ZFIN ID: ZDB-PUB-160401-1
The Developmental Toxicity of Complex Silica-Embedded Nickel Nanoparticles Is Determined by Their Physicochemical Properties
Mahoney, S., Najera, M., Bai, Q., Burton, E.A., Veser, G.
Date: 2016
Source: PLoS One   11: e0152010 (Journal)
Registered Authors: Burton, Edward A.
Keywords: Zebrafish, Nickel, Toxicity, Embryos, Larvae, Nanomaterials, Nanoparticles, Porous materials
MeSH Terms:
  • Animals
  • Female
  • Larva/drug effects
  • Larva/physiology
  • Male
  • Nanoparticles/chemistry
  • Nanoparticles/toxicity*
  • Nanoparticles/ultrastructure
  • Nickel/chemistry
  • Nickel/toxicity*
  • Particle Size
  • Silicon Dioxide/chemistry
  • Silicon Dioxide/toxicity*
  • Zebrafish/embryology*
  • Zebrafish/physiology
PubMed: 27031643 Full text @ PLoS One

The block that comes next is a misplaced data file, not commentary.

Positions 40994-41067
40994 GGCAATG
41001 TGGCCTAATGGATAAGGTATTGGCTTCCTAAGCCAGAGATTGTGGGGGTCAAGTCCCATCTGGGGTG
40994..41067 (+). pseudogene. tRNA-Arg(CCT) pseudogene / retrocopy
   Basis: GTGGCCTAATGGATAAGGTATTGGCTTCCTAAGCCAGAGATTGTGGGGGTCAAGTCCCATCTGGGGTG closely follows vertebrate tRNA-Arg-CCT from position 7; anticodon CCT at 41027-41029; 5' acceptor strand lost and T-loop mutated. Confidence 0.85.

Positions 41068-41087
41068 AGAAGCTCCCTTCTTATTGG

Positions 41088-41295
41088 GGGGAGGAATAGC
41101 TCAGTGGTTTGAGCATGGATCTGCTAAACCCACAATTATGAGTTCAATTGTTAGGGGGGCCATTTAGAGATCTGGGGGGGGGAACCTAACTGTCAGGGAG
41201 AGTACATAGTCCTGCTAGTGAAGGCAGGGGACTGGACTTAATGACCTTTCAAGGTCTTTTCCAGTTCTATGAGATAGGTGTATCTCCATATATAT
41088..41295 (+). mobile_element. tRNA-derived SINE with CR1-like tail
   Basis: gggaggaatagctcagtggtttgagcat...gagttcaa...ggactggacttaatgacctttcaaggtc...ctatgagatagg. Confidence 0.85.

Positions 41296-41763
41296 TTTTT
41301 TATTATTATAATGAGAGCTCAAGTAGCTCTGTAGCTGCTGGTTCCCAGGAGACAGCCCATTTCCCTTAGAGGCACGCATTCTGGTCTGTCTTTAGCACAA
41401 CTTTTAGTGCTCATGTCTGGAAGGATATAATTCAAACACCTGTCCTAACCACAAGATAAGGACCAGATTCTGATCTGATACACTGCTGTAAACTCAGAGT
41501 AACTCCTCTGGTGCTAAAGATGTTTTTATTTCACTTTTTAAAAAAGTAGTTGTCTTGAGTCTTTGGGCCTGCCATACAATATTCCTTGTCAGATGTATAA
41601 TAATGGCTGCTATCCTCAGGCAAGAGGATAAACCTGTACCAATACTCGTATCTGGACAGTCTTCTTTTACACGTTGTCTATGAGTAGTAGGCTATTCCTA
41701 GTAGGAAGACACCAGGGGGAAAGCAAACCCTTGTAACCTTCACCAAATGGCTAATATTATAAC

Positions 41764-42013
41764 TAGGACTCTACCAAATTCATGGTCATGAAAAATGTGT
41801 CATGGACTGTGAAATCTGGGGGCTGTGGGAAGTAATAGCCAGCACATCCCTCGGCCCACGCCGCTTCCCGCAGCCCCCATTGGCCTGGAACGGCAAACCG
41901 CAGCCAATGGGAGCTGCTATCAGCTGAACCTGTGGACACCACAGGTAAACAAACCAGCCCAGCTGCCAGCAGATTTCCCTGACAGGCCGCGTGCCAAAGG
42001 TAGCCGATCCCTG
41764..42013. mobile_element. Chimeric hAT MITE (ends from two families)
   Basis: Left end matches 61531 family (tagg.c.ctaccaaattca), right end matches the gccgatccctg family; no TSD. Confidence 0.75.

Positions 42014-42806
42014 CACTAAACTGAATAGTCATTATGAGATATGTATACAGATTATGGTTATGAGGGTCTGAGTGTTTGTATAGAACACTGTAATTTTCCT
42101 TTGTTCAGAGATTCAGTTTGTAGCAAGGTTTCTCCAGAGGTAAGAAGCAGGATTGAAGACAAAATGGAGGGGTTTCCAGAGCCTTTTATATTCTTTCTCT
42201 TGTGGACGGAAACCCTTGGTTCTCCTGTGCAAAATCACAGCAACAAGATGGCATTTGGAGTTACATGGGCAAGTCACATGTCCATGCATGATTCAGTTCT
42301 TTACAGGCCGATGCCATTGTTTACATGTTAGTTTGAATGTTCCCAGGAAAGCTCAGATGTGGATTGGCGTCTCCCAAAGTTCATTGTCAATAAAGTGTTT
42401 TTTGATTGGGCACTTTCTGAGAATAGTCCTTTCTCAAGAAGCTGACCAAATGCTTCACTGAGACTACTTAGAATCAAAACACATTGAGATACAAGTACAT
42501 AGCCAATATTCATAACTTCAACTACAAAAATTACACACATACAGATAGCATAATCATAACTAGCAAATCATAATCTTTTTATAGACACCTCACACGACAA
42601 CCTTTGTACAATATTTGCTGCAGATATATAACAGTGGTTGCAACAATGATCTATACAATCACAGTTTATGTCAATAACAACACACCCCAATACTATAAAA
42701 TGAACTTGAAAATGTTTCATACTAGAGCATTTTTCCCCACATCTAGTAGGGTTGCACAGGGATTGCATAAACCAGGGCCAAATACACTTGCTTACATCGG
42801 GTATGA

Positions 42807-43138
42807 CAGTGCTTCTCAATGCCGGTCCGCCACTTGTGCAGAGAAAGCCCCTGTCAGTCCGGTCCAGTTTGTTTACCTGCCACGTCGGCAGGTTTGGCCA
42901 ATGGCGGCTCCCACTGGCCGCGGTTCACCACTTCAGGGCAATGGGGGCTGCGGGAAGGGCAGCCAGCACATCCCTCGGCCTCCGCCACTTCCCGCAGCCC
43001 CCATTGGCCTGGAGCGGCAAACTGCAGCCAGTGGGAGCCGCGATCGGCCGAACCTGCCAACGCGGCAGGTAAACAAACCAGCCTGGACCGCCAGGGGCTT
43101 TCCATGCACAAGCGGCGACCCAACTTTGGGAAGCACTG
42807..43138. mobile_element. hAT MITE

Complex engineered nanomaterials (CENs) are a rapidly developing class of structurally and compositionally complex materials that are expected to dominate the next generation of functional nanomaterials. The development of methods enabling rapid assessment of the toxicity risk associated with this type of nanomaterial is therefore critically important. We evaluated the toxicity of three differently structured nickel-silica nanomaterials as prototypical CENs: simple, surface-deposited Ni-SiO2 and hollow and non-hollow core-shell Ni@SiO2 materials (i.e., ~1-2 nm Ni nanoparticles embedded into porous silica shells with and without a central cavity, respectively). Zebrafish embryos were exposed to these CENs, and morphological (survival and malformations) and physiological (larval motility) endpoints were coupled with thorough characterization of physiochemical characteristics (including agglomeration, settling and nickel ion dissolution) to determine how toxicity differed between these CENs and equivalent quantities of Ni2+ salt (based on total Ni). Exposure to Ni2+ ions strongly compromised zebrafish larva viability, and surviving larvae showed severe malformations. In contrast, exposure to the equivalent amount of Ni CEN did not result in these abnormalities. Interestingly, exposure to Ni-SiO2 and hollow Ni@SiO2 provoked abnormalities of zebrafish larval motor function, indicating developmental toxicity, while non-hollow Ni@SiO2 showed no toxicity. Correlating these observations with physicochemical characterization of the CENs suggests that the toxicity of the Ni-SiO2 and hollow Ni@SiO2 material may result partly from an increased effective exposure at the bottom of the well due to rapid settling. Overall, our data suggest that embedding nickel NPs in a porous silica matrix may be a straightforward way to mitigate their toxicity without compromising their functional properties. At the same time, our results also indicate that it is critical to consider modification of the effective exposure when comparing different nanomaterial configurations, because effective exposure might influence NP toxicity more than specific "nano-chemistry" effects.